Sex offenders

In recent years we have seen an increase in the numbers of travelling sex offenders, that is, individuals who travel to foreign countries in order to abuse the children there.

The relative wealth of the offender coupled with lack of understanding or absence of legislation, means that the abuse of children is easier in these countries. However, the effects both long and short term are no less grave. 

This type of crime is often facilitated by organized criminal networks. Clear links have been made between so-called "sex tourism" and other serious crimes such as child trafficking and murder.

What INTERPOL is doing

INTERPOL's main tool for dealing with travelling sex offenders is the Green Notice. 

A Green Notice is issued to provide warnings and criminal intelligence about persons who have committed criminal offences and are likely to repeat these crimes in other countries. It is an effective way to share key police intelligence on a global scale and to prevent offenders from crossing borders.

As well as working to prevent these crimes from taking place in the first place, we coordinate joint operations between multiple countries to track down offenders. Support to these operations includes training, briefings, the sharing of data, intelligence analysis and technical advice.

Additionally, we assist with the identification of victims, particularly through the use of the International Child Sexual Exploitation image database

The INTERPOL Specialists Group on Crimes Against Children has a full sub-group dealing with this issue.  This brings together experts, drawn from all parts of the world, to share best practice and information on the many facets of the problem, such as the apprehension of sex offenders, their treatment and management within the community.

This type of crime is much more than a law enforcement issue, which is why we work closely with other agencies and NGOs in this area. In terms of geographical focus, the INTERPOL liaison office in Bangkok is particularly active in this area, given the high numbers of sex offenders who travel to Asia.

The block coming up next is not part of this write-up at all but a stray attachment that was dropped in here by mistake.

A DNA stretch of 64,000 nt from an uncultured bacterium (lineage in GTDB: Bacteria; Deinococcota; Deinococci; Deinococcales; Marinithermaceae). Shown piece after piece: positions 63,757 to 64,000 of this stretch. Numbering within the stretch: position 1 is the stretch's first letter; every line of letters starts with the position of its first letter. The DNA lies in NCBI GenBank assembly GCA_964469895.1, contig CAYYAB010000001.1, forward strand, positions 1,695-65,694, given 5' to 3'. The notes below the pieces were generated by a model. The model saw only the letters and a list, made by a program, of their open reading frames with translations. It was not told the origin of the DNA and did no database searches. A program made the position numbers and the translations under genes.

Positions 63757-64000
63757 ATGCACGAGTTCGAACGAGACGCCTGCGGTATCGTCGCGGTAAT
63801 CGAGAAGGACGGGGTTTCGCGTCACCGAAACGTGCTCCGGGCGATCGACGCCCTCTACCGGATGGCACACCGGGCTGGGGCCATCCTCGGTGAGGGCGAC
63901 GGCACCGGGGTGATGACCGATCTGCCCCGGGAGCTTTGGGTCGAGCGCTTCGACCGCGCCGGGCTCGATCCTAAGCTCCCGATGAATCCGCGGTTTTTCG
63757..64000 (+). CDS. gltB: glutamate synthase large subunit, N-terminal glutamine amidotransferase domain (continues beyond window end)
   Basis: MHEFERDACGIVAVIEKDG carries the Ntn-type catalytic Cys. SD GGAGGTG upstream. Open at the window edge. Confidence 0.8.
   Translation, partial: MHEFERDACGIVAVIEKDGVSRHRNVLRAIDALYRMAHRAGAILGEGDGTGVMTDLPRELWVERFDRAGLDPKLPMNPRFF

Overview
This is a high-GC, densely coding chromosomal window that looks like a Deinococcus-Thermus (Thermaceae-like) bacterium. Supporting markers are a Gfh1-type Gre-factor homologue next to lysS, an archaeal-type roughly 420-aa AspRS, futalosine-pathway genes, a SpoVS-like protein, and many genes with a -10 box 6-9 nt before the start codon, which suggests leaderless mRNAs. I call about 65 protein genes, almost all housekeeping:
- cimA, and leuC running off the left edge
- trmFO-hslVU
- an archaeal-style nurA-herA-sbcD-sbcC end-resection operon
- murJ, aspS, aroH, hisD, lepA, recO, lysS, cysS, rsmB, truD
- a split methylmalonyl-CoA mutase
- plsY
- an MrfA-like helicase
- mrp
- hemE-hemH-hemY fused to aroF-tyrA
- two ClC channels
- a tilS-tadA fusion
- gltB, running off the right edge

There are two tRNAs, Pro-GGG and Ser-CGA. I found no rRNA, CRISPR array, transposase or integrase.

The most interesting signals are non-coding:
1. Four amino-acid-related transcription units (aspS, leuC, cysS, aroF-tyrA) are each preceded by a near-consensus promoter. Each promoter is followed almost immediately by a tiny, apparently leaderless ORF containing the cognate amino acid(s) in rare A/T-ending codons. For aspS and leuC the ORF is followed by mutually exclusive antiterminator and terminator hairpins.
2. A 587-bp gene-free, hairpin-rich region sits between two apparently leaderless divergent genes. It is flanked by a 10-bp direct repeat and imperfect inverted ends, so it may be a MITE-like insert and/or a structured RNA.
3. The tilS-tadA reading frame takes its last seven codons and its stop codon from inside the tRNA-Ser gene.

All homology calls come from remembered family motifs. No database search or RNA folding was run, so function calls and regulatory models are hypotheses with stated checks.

Project Childhood

Most people travel to Southeast Asia to experience the exotic culture and lifestyle, but there is also a more sinister side to the tourist trade. Children are trafficked and enslaved, to be sexually exploited by a small group of visitors who come to take advantage of the illicit sex trade in the region.

Project Childhood brings together INTERPOL, the United Nations Office on Drugs and Crime (UNODC), and World Vision to address and combat the issue of child sexual exploitation and trafficking in the Greater Mekong region.

The Project takes a dual approach to fighting the sources of child exploitation in the travel and tourism sectors, through prevention and protection. Working from its Liaison Office in Bangkok, Thailand, INTERPOL’s role focuses on the protection side, in partnership with the UNODC.

The Organization works with law enforcement agencies in the affected countries to strengthen their abilities to identify, arrest and prosecute traveling child sex offenders, and offers its tools, expertise and support for tactical operations targeting the criminal networks behind child sexual exploitation. The UNODC focus on the delivery of technical assistance activities responding to key legislative, training and cooperation gaps and needs of the target countries.

On the prevention side, partners are working with governments and local communities in the region to raise awareness of child sexual exploitation, promote tourism alternatives that do not exploit children, and support the young victims.

Greater regional and international cooperation is key to bringing an end to child exploitation, and INTERPOL is working to equip local law enforcement with the tools and skills necessary for fighting this growing type of crime. The Project also offers the opportunity to improve intelligence gathering and to enhance INTERPOL’s International Child Sexual Exploitation (ICSE) image database.

Project Childhood is funded by a EUR6 million contribution from the Government of Australia through its overseas aid programme, AusAID. 



By 1 January 2017, the ICSE database had helped identify more than 10,000 victims around the world.


INTERPOL's International Child Sexual Exploitation (ICSE) database

8 steps to identifying victims of child sexual abuse

Research paper

Research paper

Child abuse material and the Internet: Cyberpsychology of online child related sex offending
by Aiken, M., Moran, M., & Berry, M. J. (2011)